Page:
Four Alberta mayors continue to oppose the province’s plan to consolidate EMS dispatch services and are calling on Premier Jason Kenney to overturn the health minister’s decision.
“This is not a partisan issue, this is an issue of life and death,” Red Deer Mayor Tara Veer said Tuesday.
Veer, along with Calgary Mayor Naheed Nenshi, Lethbridge Mayor Chris Spearman, and Regional Municipality of Wood Buffalo Mayor Don Scott held a joint news conference to express concerns, before they meet with local MLAs this week so they can provide data and personal stories that they say demonstrate the effectiveness of the current municipal dispatch system.
The mayors say their emergency response times are faster than the province’s consolidated dispatch times, so they are asking Alberta Health Services what data it is using to justify the switch.
“I would like to welcome and call for a third-party review of the net financial and emergency response benefits of the change, that would provide a fair and balanced evaluation of the impact of this change,” Spearman said.
Scott said Wood Buffalo’s ambulances are dispatched 48 seconds faster than AHS 90 per cent of the time.
Alberta Health Services announced in August it would consolidate ambulance dispatch centres across the province, bringing municipally controlled sites in Calgary, Lethbridge, Red Deer and the Municipality of Wood Buffalo into the three existing AHS centres.
Those AHS centres have been providing dispatch services to other Alberta municipalities like Edmonton, Medicine Hat and Grande Prairie since 2009. Fire, police and other first responders will continue to be dispatched by municipalities.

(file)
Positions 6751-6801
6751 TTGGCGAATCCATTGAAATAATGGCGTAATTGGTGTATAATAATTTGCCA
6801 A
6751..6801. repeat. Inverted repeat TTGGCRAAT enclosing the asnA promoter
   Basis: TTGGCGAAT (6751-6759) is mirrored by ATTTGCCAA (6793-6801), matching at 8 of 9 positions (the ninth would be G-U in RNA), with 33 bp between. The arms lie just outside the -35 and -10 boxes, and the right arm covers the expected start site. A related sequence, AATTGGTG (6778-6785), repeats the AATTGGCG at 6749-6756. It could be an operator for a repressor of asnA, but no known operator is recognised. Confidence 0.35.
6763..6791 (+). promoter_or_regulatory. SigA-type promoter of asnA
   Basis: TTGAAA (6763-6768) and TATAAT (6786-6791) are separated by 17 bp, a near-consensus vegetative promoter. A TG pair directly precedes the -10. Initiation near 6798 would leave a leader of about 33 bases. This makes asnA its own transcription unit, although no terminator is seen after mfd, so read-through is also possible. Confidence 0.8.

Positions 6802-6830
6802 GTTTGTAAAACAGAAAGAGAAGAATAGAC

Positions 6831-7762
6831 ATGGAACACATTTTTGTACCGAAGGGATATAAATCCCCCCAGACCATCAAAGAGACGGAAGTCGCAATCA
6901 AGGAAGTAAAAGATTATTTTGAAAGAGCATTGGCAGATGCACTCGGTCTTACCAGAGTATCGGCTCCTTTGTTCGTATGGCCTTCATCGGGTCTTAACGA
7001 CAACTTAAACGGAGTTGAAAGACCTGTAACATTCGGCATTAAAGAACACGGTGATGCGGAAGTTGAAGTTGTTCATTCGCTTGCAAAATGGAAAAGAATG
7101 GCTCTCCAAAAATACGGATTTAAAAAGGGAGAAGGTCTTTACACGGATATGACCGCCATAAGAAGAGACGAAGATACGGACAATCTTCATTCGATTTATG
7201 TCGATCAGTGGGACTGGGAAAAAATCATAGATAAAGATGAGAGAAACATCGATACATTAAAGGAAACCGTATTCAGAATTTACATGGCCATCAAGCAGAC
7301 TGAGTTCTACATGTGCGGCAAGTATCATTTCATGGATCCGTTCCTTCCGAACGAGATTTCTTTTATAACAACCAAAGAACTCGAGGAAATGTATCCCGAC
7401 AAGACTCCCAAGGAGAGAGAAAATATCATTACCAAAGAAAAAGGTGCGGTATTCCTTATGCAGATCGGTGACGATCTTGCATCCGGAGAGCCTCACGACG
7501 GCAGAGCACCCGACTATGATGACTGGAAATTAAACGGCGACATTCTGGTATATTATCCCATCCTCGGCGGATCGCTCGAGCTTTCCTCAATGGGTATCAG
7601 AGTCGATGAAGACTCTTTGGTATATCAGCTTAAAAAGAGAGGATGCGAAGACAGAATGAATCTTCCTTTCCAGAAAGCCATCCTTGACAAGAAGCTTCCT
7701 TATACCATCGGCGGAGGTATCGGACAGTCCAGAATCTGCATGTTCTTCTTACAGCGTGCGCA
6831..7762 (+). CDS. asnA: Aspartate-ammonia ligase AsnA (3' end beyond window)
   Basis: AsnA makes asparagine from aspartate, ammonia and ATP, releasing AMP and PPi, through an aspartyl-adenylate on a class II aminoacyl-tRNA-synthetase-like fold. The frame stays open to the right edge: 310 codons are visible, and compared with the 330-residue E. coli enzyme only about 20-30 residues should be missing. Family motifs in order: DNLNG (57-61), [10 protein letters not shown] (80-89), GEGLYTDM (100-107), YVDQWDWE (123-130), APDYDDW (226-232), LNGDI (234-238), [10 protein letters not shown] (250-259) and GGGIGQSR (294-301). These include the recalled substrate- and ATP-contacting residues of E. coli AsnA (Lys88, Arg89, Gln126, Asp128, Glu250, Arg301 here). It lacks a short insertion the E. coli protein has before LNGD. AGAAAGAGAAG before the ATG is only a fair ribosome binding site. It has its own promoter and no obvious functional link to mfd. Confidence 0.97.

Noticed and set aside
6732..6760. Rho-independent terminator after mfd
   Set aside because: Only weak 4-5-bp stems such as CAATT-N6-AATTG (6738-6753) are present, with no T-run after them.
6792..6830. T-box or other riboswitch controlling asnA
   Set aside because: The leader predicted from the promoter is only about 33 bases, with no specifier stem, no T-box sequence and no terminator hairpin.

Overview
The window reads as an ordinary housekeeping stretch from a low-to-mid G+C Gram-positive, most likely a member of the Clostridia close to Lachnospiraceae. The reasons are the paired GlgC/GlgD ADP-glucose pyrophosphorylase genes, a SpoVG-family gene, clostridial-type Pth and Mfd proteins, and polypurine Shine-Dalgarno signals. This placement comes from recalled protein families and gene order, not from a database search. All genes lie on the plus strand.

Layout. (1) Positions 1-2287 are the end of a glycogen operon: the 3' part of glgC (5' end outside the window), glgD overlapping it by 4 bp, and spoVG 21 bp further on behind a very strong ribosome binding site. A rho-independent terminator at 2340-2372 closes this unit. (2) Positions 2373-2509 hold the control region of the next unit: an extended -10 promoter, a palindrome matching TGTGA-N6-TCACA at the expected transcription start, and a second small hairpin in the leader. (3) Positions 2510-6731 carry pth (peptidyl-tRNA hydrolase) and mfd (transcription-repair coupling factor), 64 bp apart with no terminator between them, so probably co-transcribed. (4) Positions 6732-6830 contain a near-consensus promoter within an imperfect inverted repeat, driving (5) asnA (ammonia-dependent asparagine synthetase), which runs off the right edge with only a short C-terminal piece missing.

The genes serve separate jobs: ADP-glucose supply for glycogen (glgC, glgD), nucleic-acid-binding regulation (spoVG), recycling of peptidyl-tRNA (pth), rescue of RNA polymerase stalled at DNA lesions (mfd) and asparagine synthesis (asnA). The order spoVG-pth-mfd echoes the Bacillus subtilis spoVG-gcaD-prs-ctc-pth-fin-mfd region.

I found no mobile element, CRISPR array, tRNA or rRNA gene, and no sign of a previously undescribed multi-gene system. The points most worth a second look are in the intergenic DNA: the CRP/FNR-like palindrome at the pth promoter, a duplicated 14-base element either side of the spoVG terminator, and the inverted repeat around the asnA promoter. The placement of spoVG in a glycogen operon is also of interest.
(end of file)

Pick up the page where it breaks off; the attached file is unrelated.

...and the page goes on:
Mayors of the four municipalities had said they hadn’t been consulted about the switch and Health Minister Tyler Shandro had said he would review the decision — but on Friday dismissed their concerns in a letter and said the move would go ahead.
A spokesperson for the premier’s office said 60 per cent of the Alberta already operates successfully under AHS dispatch.
AHS said the move save $6 million a year and allow the province to send the nearest available ambulance to a patient, but some first responder groups have expressed concerns it could cause delays in co-ordinated responses.
Veer said the consolidation could cause AHS dispatch to experience an increase up to 200,000 calls per year.
“We can hope the premier can call his health minister to account but this health minister seems to get away with a lot,” Nenshi said.
Nenshi also questioned why he was asked not to share data from AHS about dispatch times that is being used to justify the decision with the public, and said if it wasn’t released in a timely manner he would submit a Freedom of Information request and release the info himself.
AHS said in an email that it will be making that data public as soon as possible, but as it’s a large amount of raw data it will need context and explanation.
The mayors also released a response and “fact check” to the health minister’s Friday letter.
Nenshi said AHS Chief Paramedic Darren Sandbeck has accepted an invitation to a Nov. 2 meeting of Calgary city council to discuss the move.
The change is expected to take effect in January.